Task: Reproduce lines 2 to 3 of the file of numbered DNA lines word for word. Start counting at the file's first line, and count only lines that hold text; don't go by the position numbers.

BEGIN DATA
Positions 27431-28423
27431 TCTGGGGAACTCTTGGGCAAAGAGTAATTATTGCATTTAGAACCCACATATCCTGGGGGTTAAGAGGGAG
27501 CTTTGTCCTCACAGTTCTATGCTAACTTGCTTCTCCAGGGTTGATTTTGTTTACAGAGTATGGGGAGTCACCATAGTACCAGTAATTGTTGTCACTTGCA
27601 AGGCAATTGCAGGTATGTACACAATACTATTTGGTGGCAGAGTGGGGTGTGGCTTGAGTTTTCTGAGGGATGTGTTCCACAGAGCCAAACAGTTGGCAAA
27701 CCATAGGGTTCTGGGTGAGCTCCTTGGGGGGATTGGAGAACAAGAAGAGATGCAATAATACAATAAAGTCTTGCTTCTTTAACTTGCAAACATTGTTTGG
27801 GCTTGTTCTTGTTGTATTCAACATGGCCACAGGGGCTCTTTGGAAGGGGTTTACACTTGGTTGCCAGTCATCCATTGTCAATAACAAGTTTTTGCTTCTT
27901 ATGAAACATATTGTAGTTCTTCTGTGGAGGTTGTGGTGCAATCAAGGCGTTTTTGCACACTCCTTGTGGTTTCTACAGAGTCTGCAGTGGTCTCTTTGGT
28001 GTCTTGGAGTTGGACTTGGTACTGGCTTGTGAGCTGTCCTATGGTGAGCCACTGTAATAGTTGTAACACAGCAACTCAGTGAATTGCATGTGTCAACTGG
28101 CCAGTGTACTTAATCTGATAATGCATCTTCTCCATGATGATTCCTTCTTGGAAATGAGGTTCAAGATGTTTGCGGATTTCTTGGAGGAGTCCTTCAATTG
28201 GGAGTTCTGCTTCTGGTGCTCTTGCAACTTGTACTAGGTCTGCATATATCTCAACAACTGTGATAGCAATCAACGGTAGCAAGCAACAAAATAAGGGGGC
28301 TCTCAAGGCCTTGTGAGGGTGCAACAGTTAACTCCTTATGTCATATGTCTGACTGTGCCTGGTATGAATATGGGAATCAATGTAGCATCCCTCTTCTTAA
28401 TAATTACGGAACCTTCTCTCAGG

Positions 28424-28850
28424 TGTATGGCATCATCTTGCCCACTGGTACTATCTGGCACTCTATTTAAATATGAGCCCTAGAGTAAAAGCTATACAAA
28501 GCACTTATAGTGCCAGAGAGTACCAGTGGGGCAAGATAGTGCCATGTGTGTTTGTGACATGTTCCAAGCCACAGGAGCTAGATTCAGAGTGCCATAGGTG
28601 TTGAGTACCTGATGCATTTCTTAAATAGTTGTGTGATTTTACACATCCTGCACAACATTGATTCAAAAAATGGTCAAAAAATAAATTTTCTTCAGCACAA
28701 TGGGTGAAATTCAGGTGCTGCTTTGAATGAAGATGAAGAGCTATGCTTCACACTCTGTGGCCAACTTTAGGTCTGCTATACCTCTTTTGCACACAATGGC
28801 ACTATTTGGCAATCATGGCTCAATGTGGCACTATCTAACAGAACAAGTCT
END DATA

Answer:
27431 TCTGGGGAACTCTTGGGCAAAGAGTAATTATTGCATTTAGAACCCACATATCCTGGGGGTTAAGAGGGAG
27501 CTTTGTCCTCACAGTTCTATGCTAACTTGCTTCTCCAGGGTTGATTTTGTTTACAGAGTATGGGGAGTCACCATAGTACCAGTAATTGTTGTCACTTGCA